Senegal became the first team to ever be eliminated from the World Cup on the fair play tiebreaker rule.
Senegal became the first team to ever be eliminated from the World Cup on the fair play tiebreaker rule after the team lost to Colombia 1–0 on Thursday.
Because of the way things shaped up in group play, Japan and Senegal were tied in points, goal differential and goals scored, and since they played to a 2-2 draw, the head-to-head tiebreakers were even as well. That resulted in the rarely-used fair play rule to determine which team advanced. With the tiebreaker, Colombia and Japan advanced to the round of 16 with Colombia winning Group H. Despite Japan losing 1–0 to Poland on Thursday, Senegal was eliminated.
When it came down to the fair play tiebreaker, Senegal had accrued two more yellow cards in the group stage than its Asian counterpart.
1. Goal difference in all group matches
2. Goals scored in all group matches
If two or more teams are still tied after using these initial tiebreakers, the next round of tiebreakers is used.
3. Greatest number of points obtained in the group matches between the teams concerned.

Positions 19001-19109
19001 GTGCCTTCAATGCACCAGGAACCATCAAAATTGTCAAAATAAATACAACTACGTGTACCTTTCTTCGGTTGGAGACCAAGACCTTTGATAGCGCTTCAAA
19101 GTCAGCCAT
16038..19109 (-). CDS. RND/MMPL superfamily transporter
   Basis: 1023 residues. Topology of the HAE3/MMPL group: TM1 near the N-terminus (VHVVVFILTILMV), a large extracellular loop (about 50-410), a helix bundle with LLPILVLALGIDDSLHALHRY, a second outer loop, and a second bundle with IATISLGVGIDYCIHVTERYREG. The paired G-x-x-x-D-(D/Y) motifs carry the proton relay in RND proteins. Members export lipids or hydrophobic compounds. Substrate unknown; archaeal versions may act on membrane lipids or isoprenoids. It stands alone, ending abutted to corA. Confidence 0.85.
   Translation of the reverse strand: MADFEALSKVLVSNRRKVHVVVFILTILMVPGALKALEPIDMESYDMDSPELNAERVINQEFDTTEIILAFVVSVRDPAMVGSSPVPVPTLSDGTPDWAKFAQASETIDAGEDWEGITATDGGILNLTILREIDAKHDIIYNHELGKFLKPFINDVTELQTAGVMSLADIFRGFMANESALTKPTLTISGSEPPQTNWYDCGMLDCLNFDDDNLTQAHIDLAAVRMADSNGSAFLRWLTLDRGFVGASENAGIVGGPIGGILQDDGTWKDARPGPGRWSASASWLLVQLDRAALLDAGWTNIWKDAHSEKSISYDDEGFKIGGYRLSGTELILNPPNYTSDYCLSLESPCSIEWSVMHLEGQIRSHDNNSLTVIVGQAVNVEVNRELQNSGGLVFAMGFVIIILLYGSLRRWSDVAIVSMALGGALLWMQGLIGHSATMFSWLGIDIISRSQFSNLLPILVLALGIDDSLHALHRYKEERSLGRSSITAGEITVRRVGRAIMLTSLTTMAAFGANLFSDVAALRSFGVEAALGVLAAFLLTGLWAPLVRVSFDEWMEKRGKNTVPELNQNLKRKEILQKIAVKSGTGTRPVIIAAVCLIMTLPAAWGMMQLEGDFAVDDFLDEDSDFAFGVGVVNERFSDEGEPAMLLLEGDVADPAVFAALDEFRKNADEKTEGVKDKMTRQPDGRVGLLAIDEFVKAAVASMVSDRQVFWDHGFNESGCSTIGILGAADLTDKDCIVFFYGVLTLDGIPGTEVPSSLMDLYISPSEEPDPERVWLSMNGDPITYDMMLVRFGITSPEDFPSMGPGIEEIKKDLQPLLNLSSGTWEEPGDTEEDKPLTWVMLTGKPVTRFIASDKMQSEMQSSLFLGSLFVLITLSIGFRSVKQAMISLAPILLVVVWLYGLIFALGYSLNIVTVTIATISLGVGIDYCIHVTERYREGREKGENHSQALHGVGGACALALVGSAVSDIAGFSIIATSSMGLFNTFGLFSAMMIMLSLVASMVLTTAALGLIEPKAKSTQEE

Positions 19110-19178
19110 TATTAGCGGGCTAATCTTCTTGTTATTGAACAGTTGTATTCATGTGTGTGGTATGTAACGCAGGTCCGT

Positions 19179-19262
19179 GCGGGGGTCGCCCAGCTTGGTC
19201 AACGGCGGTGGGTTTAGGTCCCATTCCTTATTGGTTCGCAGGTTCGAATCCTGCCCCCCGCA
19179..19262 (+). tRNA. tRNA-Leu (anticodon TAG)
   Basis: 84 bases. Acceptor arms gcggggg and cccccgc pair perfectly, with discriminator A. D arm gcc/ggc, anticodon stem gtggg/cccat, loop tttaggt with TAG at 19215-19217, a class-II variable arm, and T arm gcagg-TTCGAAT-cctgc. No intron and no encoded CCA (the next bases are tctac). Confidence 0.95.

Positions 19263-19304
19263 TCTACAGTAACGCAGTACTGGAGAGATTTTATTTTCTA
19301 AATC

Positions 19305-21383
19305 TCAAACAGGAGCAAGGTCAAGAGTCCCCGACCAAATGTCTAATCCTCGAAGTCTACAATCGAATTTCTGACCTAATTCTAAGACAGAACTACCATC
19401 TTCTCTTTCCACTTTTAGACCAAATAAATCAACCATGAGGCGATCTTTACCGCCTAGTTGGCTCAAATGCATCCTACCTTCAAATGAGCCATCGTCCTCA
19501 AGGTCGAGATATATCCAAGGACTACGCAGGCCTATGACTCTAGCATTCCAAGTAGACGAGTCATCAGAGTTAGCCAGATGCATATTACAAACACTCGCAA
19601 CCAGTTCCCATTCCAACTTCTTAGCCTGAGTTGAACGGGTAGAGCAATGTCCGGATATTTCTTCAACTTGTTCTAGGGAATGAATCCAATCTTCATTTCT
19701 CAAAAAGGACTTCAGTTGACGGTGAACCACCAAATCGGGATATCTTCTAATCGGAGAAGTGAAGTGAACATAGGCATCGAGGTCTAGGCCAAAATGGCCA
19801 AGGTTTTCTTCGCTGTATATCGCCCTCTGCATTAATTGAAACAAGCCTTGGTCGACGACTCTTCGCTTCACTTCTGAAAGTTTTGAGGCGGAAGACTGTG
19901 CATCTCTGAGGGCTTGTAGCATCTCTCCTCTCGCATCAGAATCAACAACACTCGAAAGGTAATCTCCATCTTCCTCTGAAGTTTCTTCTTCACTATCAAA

4. Goal difference resulting from the group matches between the teams concerned.
5. Greater number of goals scored in all group matches between the teams concerned.
6. Greater number of points obtained in the fair play conduct of the teams based on yellow and red cards received in all group matches as follows:
• Yellow card: minus one point
• Indirect red card as the result of a second yellow card: minus three points
• Direct red card: minus four points
• Yellow card and direct red card: minus five points
(Only one of the above deductions shall be applied to a player in a single match)
After the fair play rule, there was only one other way a tiebreaker could have been solved, which would have been the drawing of lots by FIFA Organizing Committee.
So Japan goes through and next plays the winner of Group G on Monday, while Colombia will face the Group G runner-up Tuesday.